I agree that in some respects Wie may have been playing better as a 14-16 year-old. Solheim captain Beth Daniel suggested the same, although I suspect Wie's short game is better now. That bunker shot on 18--under pressure-- was a thing of beauty. On the other hand, it may be that since the Solheim Wie has continued to improve beyond her previous best, and hence the win.
With regard to the men, I think Wie making cuts will one day become quite routine. Just how frequently she accepts exemptions into these is another issue, since she no longer is limited to 7 events a year on the LPGA. When such an invitation is extended, and it conflicts with an LPGA event, I rather expect she will generally play with the women. It seems she has quite become "one of the girls," and even something of "ambassador" status for their tour is inevitable. It seems to me that Wie and the LPGA have come to a kind of understanding that they need one another.
But Lance, I don't share your thought that playing with the men will negatively affect Wie's game. It could, but I rather suspect that with her ongoing maturation there will be a corresponding growth in her confidence, her comfort level with her own identity as a player. But of course we'll see over time how it actually plays out.
God, I love the Wie-Bots.
Just do it. Nike.
And I suppose we're all in for her giving the men's tour another go--which of course is completely justified when she's bound to miss the cut another 5 times--but I really hope she buckles down and keeps working on her game. It would be more inspiring in my mind for her to dominate the LPGA and try to amass a longer list of victories, ultimately reaching the top someday.
Well, Jim C, Wiebot numero uno, has spoken.
Even though the object of his devotion has finally won an LPGA tournament, albeit a no-cut, invitational with a sparse field of thirty-six golfers, only thirty-five of whom completed the four rounds, he has firmly stated that her first victory on the LPGA tour pales in comparison to her missed cut at the 2004 Sony. And who would know more of Bubbles' accomplishments than Jim C?
So it appears that until and unless she or some other female makes a cut on the PGA tour, Bubbles has achieved the ultimate in Golfdom. Bubbles, in the learned opinion of no less a Wie-wee than Jim C, has reached the Holy Grail, has climbed the Mount Everest in her chosen pastime.
Nothing achieved by Annika Sorenstam, Kathy Whitworth, or Patty Berg comes close to Bubbles' historic missed cut at the 2004 Sony.
And Lorena Ochoa is a mere blip on the radar screen of life. I mean, what has this low-brow Hispanic ever done that compares to missing a cut on Oahu?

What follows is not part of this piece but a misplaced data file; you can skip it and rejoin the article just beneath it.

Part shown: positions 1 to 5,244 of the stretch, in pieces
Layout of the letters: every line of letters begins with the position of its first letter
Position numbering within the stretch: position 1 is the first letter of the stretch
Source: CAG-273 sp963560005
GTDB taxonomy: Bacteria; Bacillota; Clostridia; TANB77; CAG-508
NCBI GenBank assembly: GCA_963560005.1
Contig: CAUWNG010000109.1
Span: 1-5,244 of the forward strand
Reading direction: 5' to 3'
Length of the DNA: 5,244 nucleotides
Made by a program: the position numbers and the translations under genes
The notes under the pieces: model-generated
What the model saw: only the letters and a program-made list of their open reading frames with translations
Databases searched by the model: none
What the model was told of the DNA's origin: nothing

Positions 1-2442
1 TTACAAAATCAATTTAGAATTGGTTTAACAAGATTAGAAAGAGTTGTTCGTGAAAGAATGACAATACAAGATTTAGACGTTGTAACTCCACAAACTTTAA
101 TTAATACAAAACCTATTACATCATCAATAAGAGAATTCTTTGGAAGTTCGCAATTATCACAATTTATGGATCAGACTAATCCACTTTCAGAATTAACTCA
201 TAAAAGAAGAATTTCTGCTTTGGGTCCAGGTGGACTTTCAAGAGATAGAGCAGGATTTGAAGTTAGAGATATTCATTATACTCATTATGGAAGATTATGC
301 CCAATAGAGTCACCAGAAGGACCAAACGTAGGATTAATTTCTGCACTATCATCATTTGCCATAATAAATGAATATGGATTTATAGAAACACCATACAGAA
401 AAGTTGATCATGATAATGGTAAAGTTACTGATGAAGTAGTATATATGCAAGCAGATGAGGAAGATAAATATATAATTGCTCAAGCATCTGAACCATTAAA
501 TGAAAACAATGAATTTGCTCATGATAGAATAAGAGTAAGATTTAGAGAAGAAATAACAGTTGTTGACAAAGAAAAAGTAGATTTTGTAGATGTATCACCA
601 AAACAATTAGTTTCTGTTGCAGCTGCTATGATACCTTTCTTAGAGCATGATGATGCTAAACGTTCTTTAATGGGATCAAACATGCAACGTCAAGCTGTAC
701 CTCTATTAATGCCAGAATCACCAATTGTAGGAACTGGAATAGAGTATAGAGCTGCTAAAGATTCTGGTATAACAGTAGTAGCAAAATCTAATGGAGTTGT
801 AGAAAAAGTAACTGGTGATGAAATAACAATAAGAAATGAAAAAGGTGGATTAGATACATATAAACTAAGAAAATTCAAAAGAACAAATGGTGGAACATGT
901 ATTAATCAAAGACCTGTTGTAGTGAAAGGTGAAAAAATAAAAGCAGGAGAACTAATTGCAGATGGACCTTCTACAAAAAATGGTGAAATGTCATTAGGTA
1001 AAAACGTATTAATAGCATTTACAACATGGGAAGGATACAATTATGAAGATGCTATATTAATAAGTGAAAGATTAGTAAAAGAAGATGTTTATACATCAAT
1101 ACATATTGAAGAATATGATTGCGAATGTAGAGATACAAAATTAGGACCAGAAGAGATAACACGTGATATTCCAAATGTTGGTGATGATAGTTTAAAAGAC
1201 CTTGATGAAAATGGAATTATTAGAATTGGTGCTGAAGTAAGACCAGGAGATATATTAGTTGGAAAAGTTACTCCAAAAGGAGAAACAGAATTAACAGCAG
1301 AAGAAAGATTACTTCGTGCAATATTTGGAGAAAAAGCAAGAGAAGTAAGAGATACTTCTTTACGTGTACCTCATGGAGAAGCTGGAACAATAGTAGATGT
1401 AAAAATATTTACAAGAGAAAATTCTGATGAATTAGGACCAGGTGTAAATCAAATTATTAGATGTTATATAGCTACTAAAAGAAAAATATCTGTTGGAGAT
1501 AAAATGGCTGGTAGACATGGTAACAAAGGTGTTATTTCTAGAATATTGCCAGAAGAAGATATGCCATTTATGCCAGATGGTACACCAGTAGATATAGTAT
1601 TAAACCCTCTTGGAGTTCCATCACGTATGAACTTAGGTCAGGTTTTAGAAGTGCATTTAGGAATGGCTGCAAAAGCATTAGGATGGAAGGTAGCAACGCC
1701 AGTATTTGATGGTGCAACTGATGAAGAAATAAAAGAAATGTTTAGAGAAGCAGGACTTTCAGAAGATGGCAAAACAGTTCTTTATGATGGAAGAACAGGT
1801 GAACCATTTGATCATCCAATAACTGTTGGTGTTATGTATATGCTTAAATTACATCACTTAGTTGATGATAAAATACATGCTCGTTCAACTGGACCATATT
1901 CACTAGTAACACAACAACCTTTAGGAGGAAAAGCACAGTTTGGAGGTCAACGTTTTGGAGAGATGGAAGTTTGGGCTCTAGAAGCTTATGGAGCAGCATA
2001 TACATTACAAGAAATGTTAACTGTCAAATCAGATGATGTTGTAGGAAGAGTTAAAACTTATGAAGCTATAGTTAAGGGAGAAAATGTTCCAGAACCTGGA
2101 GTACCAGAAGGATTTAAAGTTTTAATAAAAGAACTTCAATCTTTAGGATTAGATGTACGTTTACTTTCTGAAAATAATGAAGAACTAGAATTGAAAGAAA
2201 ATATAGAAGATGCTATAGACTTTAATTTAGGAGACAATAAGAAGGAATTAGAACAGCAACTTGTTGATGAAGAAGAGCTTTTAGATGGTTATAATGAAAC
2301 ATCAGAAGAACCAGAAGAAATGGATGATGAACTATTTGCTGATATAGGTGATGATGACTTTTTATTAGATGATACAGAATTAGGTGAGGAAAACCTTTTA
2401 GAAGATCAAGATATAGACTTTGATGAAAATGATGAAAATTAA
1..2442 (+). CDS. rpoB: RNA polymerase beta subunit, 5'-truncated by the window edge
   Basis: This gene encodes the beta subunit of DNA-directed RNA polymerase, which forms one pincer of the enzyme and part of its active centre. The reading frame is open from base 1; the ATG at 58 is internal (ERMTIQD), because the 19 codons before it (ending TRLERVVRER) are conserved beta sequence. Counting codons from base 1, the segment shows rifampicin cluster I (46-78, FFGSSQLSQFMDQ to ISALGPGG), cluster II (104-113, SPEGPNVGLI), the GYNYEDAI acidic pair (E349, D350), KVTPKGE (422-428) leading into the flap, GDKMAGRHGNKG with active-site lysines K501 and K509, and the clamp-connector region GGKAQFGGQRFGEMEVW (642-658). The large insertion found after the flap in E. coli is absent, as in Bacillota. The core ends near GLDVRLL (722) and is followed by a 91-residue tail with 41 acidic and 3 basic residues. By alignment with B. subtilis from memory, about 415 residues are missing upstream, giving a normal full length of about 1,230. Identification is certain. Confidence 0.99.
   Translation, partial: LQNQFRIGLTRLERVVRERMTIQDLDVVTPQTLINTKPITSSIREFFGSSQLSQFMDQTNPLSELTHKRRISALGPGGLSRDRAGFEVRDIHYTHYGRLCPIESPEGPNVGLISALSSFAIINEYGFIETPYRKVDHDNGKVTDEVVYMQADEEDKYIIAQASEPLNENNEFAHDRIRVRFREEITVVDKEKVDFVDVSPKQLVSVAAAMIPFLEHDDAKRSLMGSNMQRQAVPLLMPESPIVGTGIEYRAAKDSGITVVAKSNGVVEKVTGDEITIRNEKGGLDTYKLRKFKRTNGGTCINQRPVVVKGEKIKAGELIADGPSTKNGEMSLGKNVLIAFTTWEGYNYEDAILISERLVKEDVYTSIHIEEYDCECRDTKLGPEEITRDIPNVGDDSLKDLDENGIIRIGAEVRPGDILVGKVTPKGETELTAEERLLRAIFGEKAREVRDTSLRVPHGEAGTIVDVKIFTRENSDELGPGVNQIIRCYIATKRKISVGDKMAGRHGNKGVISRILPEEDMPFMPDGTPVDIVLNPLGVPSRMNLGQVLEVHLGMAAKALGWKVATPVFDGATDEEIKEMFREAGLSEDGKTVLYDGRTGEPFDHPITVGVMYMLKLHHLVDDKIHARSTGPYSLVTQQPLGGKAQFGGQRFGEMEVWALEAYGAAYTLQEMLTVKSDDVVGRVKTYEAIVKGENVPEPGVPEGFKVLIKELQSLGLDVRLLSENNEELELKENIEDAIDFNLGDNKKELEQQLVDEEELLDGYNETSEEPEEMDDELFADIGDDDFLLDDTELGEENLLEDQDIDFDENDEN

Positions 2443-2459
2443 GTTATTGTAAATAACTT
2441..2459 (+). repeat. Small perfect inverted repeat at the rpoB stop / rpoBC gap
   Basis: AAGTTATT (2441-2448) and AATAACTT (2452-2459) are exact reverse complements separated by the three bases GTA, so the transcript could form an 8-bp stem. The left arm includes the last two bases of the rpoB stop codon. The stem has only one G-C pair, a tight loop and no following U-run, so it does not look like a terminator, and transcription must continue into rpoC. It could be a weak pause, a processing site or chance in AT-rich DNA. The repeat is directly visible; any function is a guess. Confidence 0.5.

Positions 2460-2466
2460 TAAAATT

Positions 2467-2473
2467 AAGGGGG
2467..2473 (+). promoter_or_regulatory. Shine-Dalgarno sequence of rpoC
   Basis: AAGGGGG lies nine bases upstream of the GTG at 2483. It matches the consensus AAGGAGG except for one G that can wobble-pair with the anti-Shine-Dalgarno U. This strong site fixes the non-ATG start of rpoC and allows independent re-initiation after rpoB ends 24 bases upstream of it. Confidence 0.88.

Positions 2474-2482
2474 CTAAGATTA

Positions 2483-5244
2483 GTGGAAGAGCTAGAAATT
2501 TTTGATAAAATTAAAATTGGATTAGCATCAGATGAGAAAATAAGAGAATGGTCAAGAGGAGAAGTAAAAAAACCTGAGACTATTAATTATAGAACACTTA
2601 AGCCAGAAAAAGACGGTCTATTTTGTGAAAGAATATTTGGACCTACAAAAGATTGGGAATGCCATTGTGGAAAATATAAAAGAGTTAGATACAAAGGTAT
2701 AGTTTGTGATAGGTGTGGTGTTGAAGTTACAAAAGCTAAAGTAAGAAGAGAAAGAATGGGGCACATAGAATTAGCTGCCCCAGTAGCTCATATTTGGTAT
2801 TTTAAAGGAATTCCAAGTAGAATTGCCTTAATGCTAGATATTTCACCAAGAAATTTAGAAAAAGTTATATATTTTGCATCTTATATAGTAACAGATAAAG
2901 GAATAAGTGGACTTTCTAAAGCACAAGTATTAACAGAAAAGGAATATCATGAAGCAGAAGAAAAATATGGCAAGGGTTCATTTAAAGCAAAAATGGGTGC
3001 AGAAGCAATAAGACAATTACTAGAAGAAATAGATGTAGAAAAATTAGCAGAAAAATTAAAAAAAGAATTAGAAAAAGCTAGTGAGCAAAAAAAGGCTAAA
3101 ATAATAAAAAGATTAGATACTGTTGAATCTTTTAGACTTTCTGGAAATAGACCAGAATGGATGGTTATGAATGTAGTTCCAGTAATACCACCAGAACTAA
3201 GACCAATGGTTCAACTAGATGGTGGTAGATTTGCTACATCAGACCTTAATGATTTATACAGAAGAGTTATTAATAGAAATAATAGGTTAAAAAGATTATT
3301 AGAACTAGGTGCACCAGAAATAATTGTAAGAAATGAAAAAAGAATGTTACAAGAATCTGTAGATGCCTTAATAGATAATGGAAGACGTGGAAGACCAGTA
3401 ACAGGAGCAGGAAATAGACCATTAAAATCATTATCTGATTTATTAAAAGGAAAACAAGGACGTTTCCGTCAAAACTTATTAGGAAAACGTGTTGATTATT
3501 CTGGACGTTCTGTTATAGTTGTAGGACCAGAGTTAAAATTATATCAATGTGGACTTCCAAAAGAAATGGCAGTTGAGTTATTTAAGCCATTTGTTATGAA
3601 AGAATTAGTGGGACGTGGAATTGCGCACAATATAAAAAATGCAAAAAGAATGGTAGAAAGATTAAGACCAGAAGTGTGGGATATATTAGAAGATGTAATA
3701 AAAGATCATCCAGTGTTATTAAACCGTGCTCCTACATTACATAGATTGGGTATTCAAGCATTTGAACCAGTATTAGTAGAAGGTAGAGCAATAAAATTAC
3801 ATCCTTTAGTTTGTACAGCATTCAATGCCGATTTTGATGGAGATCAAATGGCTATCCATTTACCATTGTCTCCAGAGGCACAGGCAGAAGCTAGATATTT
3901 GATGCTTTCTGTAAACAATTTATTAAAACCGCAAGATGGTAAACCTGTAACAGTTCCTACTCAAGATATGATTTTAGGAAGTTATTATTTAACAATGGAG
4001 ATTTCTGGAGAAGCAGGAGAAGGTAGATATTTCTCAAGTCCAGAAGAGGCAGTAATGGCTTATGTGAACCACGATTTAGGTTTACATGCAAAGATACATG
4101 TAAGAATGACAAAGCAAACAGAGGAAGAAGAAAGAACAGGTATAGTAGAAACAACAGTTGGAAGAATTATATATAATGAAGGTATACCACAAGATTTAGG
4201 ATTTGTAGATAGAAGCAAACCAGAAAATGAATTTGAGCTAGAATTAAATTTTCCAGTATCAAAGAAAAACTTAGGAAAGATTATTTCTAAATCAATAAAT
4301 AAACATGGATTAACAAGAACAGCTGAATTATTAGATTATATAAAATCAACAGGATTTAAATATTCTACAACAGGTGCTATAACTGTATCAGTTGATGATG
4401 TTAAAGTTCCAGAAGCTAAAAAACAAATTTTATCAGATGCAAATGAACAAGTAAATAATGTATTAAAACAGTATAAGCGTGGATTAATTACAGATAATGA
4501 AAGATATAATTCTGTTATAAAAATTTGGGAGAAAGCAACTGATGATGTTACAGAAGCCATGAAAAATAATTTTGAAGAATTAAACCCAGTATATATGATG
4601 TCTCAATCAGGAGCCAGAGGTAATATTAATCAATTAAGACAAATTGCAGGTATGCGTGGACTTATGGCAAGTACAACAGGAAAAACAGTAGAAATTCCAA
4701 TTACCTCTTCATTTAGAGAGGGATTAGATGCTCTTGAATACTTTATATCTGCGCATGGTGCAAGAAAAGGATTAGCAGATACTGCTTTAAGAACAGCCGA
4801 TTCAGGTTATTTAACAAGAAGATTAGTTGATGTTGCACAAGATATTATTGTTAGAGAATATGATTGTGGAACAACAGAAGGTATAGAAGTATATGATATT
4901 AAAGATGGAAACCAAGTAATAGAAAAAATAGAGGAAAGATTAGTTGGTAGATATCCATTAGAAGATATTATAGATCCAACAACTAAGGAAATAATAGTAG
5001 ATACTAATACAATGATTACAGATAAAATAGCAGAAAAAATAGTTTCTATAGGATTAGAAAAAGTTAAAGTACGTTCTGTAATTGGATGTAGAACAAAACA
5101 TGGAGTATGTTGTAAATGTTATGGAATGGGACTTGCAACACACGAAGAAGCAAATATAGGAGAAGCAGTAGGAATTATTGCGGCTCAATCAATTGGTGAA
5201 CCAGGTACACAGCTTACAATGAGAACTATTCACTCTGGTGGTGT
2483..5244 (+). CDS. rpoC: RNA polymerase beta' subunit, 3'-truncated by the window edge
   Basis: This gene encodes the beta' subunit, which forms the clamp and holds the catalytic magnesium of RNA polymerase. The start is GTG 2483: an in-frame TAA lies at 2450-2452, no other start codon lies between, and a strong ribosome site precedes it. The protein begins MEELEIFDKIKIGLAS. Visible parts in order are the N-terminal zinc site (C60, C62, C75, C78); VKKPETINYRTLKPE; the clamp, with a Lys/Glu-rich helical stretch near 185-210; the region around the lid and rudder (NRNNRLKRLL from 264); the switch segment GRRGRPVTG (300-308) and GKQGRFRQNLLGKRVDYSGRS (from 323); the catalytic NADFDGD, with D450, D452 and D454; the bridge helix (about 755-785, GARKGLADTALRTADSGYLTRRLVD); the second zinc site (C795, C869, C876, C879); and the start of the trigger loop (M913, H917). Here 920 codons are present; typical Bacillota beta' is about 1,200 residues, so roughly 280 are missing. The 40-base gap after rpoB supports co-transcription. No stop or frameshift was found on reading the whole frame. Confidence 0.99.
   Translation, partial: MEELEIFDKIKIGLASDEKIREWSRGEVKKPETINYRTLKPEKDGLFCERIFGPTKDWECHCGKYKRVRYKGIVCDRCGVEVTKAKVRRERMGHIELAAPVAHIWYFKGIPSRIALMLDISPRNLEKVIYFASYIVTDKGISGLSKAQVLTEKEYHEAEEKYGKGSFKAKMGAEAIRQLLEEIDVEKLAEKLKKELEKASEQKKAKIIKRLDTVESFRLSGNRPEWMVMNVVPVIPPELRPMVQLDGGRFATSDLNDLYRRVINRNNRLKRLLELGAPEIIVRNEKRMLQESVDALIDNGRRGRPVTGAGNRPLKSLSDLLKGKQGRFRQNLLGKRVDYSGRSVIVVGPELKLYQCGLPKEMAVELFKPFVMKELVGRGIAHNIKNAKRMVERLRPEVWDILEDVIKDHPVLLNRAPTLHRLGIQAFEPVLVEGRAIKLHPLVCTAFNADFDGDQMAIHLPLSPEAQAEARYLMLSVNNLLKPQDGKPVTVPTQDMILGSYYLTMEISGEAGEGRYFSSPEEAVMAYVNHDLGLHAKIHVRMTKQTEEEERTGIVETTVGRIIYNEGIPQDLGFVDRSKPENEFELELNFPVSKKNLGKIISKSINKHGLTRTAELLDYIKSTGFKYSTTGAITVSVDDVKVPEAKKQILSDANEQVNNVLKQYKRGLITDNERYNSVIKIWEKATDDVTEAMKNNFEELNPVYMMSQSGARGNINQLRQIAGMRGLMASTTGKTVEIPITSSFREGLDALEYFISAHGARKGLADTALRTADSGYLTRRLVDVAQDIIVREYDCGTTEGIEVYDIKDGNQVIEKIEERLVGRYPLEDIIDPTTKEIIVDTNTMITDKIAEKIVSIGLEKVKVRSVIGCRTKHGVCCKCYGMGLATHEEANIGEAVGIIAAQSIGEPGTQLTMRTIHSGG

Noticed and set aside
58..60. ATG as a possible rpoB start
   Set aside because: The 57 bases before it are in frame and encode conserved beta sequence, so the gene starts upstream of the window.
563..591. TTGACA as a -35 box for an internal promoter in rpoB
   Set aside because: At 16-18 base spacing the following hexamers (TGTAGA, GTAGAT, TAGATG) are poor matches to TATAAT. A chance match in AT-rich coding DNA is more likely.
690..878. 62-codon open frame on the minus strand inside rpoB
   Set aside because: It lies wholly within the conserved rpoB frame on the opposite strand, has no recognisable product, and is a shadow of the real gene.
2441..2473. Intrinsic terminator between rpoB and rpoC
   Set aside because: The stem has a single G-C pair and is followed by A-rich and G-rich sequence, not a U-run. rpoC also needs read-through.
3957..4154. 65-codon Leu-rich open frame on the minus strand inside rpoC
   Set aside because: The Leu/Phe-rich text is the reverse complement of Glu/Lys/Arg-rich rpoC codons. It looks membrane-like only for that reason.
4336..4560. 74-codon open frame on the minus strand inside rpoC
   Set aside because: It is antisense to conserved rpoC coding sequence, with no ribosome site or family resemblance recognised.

With no more fields to conquer, Bubbles should be installed immediately in the Hall of Fame, since her remarkable missed cut on the PGA tour will never be equalled, unless, of course, she tries again and makes a cut on the PGA tour. If that ever happens, she should be added to the sculptures on Mount Rushmore.
Alex USMC 1969-73
Actually I consider Wie's five straight stroke play events in 2006 where she finished within two shots of the lead every time to be a greater achievement than one win this year. But her critics wanted a win, and now she has gotten it.
Who? Bu88les, aka Winless Princess, of course!
As soon as Bu88les has not everything handed to her on a silver plate, she quits, citing a fake injury.
Why do you assume that it was "politically correct" feminists who stopped Ochoa from competing on the PGA Tour? Did it ever occur to you that maybe she is a relatively sane lady who is satisfied to be a woman and who understands her place in the Universe?
I find this obsession with having women compete with men to be quite odd, and I think it could be suggestive of a psychological problem.
Although it seems you Wiebots are trying to revise history, do remember that you expected Bubbles to be dominating the women's tour and successfully competing with the men long before now. I simply pointed out that the expectations — those of Bubbles and of her acolytes — were completely unrealistic and would not come to fruition. And I was right, am right and will always be right for a very simple reason: You cannot change the past.
Get a life and stop worshiping a silly media creation.
We can agree to disagree about the negative/positive effects that playing the men's circuit has with Bubbles. Women are equal to men in some games where strength is not an issue, like pool. I do not know her name, but watching the ESPN2 pool tournaments, their is a blond brittish gal that just does not miss at 9-ball. I would think she is as good as anyone.
But in golf or tennis, power is an advantage. So when Bubbles is teeing off against the men on a 7,400 yard course, she is going to attempt to put the ball in orbit from the tee box. I believe that this damages her game. She is trying to do something she can't, and loses her technique in the process.
time will tell - I just love it how the Wie bots are claiming that anti-wees are eating crow because of this win. If she failed to win until 2020, the same folks would be saying the same thing.
Michelle Wie...20 years old going on 13!